“There was peace and the world had an even tenor to its way. Nothing was revealed in the morning the trend of which was not known the night before. It seems to me that the disaster about to occur was the event that not only made the world rub it’s eyes and awake, but woke it with a start – keeping it moving at a rapidly accelerating pace ever since, with less and less peace, satisfaction and happiness. To my mind the world of today awoke April 15th, 1912.” -John B. Thayer III, 1940
John B. “Jack” Thayer III seemed to have everything a successful Philadelphian could want. He was the son of the second vice president of the Pennsylvania Railroad, and educated at the Haverford School and the University of Pennsylvania. He was married to Lois Buchanan Cassatt, granddaughter of Pennsy’s president Alexander Cassatt, the mastermind of New York’s Penn Station. After graduating from college in 1916, Thayer served his country with distinction in World War I, and then worked in a series of investment jobs until he became partner in the investment firm of Yarnall & Company. In addition to serving his alma mater as its financial vice president, he also belonged to numerous clubs and societies.
Dr. Thomas Sovereign Gates, president of the University, called him a “loyal and trusted servant.”
Yet even as America celebrated victory over the Axis in that joyous summer of 1945, a dark cloud seemed to be enveloping the 50-year-old banker. His beloved mother Marian had died the previous April. His 22-year-old son Edward had been shot down over the Pacific a year before that.
And then there was the ever-present ghost of his father John B. Thayer Jr., whose legacy as railroad executive and sportsman was memorialized on a plaque in Penn’s Houston Hall.
Jack Thayer had spent the past three decades searching for peace. And he found none.
On September 19, 1945, Thayer drove from his elegant home in Grays Lane in Haverford to the intersection of 48th and Parkside Avenue, parked his car, took out several wrapped blades, and slit his wrists. Then his throat.
His body was not discovered for another forty hours.
John B. “Jack” Thayer III left behind a book he had printed privately a few years earlier and inscribed to his friends and family.
On the early morning of April 15, 1912, 17-year-old Jack Thayer and his friend Milton Long found themselves stranded on the sloping decks of the RMS Titanic. Two hours after the ship’s collision with the iceberg, the Titanic was down by the bow and listing heavily to port. There had been no general alarm or sirens.
The Titanic’s giant engines had stopped shortly after 11:40pm. “The sudden quiet was startling and disturbing,” Thayer recalled. “Like the subdued quiet in a sleeping car, at a stop, after a continuous run.”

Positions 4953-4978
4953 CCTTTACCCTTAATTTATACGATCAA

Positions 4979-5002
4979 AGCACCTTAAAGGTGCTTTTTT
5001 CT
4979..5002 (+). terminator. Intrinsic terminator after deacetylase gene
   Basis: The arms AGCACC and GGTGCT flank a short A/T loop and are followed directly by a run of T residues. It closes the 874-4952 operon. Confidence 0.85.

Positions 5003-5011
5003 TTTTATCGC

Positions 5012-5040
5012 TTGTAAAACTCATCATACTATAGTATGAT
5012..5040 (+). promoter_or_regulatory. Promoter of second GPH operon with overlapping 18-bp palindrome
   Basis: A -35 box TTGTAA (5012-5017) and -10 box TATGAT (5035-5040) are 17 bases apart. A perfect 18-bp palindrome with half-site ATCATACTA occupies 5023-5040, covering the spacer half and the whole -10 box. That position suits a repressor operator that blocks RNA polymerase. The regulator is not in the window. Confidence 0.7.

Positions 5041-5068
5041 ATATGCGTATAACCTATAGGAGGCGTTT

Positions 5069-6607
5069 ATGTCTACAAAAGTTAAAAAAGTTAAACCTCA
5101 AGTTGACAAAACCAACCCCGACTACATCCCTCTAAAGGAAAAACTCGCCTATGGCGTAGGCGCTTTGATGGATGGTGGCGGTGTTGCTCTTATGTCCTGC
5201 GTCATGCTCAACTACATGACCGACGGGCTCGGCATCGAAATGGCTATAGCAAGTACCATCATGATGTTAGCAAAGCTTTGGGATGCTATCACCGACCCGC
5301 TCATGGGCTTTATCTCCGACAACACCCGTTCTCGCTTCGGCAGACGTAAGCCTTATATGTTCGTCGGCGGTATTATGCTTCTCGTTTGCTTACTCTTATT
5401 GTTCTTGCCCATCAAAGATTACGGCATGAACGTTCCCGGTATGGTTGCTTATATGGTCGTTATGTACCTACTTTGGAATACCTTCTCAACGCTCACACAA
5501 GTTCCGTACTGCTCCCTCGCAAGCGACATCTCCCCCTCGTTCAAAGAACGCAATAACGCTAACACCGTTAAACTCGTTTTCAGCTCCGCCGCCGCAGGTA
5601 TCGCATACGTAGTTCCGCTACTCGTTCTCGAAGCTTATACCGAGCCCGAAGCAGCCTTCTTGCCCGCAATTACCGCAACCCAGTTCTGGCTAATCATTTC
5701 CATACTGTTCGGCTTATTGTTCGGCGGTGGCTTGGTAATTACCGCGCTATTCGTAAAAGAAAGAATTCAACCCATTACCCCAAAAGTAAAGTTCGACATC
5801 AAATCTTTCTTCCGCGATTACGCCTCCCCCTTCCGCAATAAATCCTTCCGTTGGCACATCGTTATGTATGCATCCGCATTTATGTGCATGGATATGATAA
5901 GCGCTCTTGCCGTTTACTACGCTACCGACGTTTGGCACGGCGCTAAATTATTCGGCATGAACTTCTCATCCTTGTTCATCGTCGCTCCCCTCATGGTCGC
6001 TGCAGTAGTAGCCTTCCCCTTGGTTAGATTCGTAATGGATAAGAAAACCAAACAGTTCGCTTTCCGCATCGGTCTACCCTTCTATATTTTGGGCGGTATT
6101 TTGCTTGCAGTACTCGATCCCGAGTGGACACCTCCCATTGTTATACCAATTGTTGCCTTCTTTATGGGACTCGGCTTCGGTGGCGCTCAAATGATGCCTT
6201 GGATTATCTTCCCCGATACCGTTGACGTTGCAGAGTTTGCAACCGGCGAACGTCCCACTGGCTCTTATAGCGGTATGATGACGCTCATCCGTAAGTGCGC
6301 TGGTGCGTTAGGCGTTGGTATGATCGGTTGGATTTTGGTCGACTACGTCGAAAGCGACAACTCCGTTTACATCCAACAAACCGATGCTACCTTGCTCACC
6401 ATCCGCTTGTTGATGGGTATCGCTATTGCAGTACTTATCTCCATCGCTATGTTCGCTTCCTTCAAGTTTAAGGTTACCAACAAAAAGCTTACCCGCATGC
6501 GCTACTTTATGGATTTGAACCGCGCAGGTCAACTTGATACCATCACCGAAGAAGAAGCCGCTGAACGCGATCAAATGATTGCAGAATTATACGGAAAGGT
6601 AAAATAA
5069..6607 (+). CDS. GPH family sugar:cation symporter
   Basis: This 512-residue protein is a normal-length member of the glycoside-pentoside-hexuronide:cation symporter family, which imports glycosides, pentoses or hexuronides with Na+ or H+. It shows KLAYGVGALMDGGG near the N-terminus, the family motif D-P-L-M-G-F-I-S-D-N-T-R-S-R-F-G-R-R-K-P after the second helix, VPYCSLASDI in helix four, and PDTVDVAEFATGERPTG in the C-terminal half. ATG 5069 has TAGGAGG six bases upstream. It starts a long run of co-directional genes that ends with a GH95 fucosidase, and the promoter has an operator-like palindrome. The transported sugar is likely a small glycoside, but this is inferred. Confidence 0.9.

Then came the roar of escaping steam from the ship’s 29 boilers, and an occassional white rocket bursting in the night sky.
The two young men found themselves blocked from entering the lifeboats: “No more boys,” barked Second Officer Charles Lightoller. In the distance, they saw flickering oil lamps coming from the 18 lifeboats that had made it off the ship. Jack’s mother Marian was in one of them. The freezing cold Atlantic rose ever closer to the boat deck. Lights from submerged portholes glowed green for a while in the black water before shorting out. Atop the officers’ quarters, a group of men struggled to free two collapsible liferafts lashed to the deck. There was no hope of hooking them onto the davits and lowering them properly: they would have be floated off as the ship went down.
“Mr. Moon-Man, Turn off the Light,” a popular song from Jack Thayer’s childhood that was almost certainly part of the Titanic band’s repertoire. From the 1979 film SOS Titanic.
A few minutes after 2:05am, first class passenger Colonel Archibald Gracie IV, who had helped women and children into the lifeboats for the past hour, was surprised to see a “mass of humanity” come up from below, “several lines deep converging on the Boat Deck facing us and completely blocking our passage to the stern. There were women in the crowd as well as men and these seemed to be steerage passengers who had just come up from the decks below. Even among these people there was no hysterical cry, no evidence of panic. Oh the agony of it.”
First and second class passengers had access to lifeboats from their deck spaces. But not steerage — they had been kept below until now. Except for those lucky enough to find their way through a maze of barriers and corridors to the boat deck level.
Gracie also noticed John B. Thayer Jr. chatting on deck with his fellow Philadelphia millionaire George D. Widener, whose wife Eleanor had also left in a boat. Only a few hours earlier, the Widener and Thayer families had hosted a celebratory dinner in Titanic’s captain Edward J. Smith honor in the ship’s 120-seat a la carte restaurant on B-deck. Gracie remembered that the elder Thayer looked “pale and determined.”
Jack Thayer lost his father in the milling crowd, which after realizing all the boats were gone, began to surge with panic.
At around 2:10am, the liner’s bow took a rapid plunge downward, as seawater burst through cargo hatches, doors, and windows.